This afternoon I was on my way to have lunch with Todd of life in el corazon when I turned a corner and saw an amazing sight.
A statute. Of Christopher Columbus. In a public place.
Well, partly public. He is stuck far enough back in the bushes that he looks as if he has just emerged from an al fresco bathroom break.
Two things struck me as odd about the statue. Well, actually three.
The first is that it was there at all. I was under the impression the thought police had done their best to sully the good in Old Chris’s life. Even one of my friends, who is usually a scoffer at the PC crowd, considers Columbus to be one of the world’s worst politicians. But sometimes we honor men for their sense of adventure (and no one can gainsay Columbus that virtue) while keeping their failings in the balance.
The second and third are alike. What is it with the young visage? Columbus was 41 when he set sail. The face on the statute looks as if a blade has never touched it.
And that hand. At first I thought I was receiving the Roman salute the Nazis nabbed out of history. But then I noticed Columbus’s hand is turned up.
Perhaps it is Romeo requesting spare change for his unexpected trip to Mantua.
That sent me down one of my little thought rambles.
One aspect of Mexican life has presented me with a conundrum I have not yet successfully resolved for myself. Begging.
I discussed it in the beggar woman. Melaque has it share of beggars. Four or five who hang out in the usual spots where people have change. The bank. The grocery store.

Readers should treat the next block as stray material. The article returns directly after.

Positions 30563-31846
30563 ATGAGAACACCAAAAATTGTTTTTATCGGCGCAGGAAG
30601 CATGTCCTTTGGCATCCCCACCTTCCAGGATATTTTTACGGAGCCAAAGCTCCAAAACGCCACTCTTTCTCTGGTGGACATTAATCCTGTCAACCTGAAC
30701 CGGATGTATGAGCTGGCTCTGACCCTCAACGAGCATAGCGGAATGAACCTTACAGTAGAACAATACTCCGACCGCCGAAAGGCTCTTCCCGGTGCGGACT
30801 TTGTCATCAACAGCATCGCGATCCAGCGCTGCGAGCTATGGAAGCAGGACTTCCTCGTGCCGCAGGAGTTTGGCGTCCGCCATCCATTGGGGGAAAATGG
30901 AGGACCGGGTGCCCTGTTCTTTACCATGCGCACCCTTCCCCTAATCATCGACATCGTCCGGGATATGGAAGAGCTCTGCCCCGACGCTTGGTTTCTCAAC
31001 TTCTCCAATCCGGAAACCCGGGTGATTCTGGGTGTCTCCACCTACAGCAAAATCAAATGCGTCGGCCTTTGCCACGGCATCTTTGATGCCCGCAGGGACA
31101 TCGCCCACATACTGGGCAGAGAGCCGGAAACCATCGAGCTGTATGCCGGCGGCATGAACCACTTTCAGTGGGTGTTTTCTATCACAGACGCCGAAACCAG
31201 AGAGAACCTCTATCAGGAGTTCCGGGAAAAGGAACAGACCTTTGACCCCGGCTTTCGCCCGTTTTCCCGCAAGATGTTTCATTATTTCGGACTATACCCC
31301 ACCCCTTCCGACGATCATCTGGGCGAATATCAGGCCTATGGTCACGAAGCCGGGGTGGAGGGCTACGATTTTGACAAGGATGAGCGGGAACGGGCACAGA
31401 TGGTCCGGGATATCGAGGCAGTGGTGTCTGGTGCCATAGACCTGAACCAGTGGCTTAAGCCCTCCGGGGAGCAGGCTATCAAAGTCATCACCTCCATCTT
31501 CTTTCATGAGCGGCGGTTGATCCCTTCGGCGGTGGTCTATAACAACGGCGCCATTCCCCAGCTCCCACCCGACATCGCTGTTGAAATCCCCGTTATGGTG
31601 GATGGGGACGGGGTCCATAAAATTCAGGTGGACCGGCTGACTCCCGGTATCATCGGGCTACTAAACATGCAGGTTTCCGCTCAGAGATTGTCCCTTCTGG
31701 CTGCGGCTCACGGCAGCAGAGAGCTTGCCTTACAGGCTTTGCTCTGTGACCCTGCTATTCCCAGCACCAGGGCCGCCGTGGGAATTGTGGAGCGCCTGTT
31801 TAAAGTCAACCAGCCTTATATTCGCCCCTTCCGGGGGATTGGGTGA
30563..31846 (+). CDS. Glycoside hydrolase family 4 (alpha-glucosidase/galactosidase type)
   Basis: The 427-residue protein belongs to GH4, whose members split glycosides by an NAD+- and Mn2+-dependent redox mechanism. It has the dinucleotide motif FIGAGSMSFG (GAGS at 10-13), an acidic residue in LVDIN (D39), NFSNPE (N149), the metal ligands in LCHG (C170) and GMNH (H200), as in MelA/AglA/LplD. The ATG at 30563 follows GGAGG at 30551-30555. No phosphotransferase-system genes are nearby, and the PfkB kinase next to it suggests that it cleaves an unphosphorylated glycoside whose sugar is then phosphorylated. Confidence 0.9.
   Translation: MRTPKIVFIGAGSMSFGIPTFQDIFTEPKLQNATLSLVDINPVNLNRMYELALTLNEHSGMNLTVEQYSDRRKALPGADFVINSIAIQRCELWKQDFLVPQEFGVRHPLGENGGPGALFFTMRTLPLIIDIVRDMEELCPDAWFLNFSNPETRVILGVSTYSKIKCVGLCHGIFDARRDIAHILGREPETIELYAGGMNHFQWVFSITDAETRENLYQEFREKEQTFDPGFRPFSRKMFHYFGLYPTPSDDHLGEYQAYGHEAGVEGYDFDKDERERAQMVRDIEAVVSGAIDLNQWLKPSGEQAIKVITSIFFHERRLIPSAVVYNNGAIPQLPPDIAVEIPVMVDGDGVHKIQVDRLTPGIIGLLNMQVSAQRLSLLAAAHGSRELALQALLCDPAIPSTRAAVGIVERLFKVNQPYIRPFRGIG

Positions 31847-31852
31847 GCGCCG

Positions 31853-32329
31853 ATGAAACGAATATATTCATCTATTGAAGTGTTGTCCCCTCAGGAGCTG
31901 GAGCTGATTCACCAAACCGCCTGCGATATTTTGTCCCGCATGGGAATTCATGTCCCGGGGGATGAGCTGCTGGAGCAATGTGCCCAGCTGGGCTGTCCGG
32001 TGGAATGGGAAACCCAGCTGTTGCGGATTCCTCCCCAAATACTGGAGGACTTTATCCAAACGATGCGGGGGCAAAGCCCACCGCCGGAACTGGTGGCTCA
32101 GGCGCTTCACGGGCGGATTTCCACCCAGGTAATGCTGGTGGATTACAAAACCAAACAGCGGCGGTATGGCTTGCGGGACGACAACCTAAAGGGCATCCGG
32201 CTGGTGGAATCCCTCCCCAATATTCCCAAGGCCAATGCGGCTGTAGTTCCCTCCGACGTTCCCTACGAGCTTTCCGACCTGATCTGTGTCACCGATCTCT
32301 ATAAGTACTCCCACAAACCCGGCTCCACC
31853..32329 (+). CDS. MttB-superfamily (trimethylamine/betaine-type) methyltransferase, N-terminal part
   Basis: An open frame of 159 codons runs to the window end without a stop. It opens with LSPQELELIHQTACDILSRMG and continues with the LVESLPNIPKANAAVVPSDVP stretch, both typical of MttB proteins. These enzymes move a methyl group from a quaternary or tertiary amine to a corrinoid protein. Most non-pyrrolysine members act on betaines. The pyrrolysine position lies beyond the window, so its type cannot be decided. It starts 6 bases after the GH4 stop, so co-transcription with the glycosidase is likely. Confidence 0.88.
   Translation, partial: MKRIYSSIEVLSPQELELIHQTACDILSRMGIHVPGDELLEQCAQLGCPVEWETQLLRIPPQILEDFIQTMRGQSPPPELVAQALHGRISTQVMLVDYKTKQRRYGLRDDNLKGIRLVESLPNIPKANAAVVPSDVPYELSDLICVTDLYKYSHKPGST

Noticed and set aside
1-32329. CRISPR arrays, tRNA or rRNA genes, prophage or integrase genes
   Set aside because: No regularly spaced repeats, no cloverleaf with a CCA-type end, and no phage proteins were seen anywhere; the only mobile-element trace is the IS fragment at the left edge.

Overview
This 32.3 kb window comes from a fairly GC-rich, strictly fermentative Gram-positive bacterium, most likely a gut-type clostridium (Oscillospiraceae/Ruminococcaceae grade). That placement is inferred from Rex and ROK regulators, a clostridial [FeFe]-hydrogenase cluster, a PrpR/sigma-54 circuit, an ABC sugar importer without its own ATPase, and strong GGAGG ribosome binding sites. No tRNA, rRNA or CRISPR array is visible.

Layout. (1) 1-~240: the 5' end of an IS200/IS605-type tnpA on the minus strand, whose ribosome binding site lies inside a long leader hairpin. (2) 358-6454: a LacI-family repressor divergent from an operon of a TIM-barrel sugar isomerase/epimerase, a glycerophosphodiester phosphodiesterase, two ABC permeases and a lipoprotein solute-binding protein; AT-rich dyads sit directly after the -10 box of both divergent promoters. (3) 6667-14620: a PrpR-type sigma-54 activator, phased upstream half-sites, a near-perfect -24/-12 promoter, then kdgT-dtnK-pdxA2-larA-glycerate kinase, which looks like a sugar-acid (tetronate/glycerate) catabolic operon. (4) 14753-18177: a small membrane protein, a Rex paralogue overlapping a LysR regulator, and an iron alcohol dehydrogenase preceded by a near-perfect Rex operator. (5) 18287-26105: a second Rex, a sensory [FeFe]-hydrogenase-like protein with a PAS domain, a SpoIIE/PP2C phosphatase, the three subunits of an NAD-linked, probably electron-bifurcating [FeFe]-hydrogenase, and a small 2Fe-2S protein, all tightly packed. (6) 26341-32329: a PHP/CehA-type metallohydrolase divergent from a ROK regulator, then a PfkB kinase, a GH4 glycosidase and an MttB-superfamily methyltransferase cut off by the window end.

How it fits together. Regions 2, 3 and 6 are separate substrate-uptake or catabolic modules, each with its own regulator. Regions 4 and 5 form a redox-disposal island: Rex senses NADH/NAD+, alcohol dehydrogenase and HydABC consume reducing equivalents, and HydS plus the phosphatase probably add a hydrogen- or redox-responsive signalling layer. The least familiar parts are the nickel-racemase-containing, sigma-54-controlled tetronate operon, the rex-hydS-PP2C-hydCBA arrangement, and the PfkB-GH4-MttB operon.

They are always well-dressed. Reflecting their belief that begging is an honored pursuit. Most are elderly. The younger ones usually suffer some obvious (and often terrible) physical affliction. But they are universally polite and appreciative.
When I first moved to Mexico, I would usually avert my eyes as I walked by. And I knew why. My Christian principles instruct me to soften my heart and give to the needy. But then comes the embarrassing concerns about how much.
While Islagringo and I were on our trip through Yucatan, we sat down in the central park in Valladolid. A crippled man was operating a hand-cranked wheel chair going from group to group asking for alms. Every group of Mexicans he approached gave him something.
Islagringo told me one of his Mexican friends reaches into his pocket and gives the first coin he touches when beggars ask him for money. It is an ingenious method. No worry about what is enough. An almost unconsciousness gesture of selflessness.
I thought of Islagringo’s advice two separate times today. San Miguel has more beggars on its streets than does Melaque. Mainly older Indian women.
On my way back to the house from lunch, I saw a woman sitting outside Harry’s Bar. Old. Obviously in deep poverty. With hands that were almost unrecognizable from the ravages of rheumatism.
I started to reach for my pocket and realized I had managed to encumber myself. I had my backpack in one hand, and my camera and a bag filled with my leftover enchiladas in the other hand. I had to set everything down simply to find a coin.
It then took me a good minute to pick up everything and get it back in order. I started muttering to myself that I should have left my meal behind. It was just more weight for climbing the hill to the casita.
Two blocks on I almost ran into an elderly woman dressed in common street clothes as she came out of a shop. I apologized. She let me pass.
When I turned to thank her, she asked: “Food?” (The following was in Spanish. But I will spare all of us and translate.)
I responded: “Yes. My breakfast.”
She responded: “For me?”
I just smiled and started walking on. Then it hit me. She was hungry. And there I was walking off with a bag of food I was ready to discard earlier.
I stopped and asked her if she liked enchiladas. In response, I got a smile. And, as I passed the bag along to her, a blessing.
I still struggle with this issue. And I am not certain I have a good answer.
But I know what I did today was the right thing.
Nothing could have been a better example of American excess being put to an appropriate use.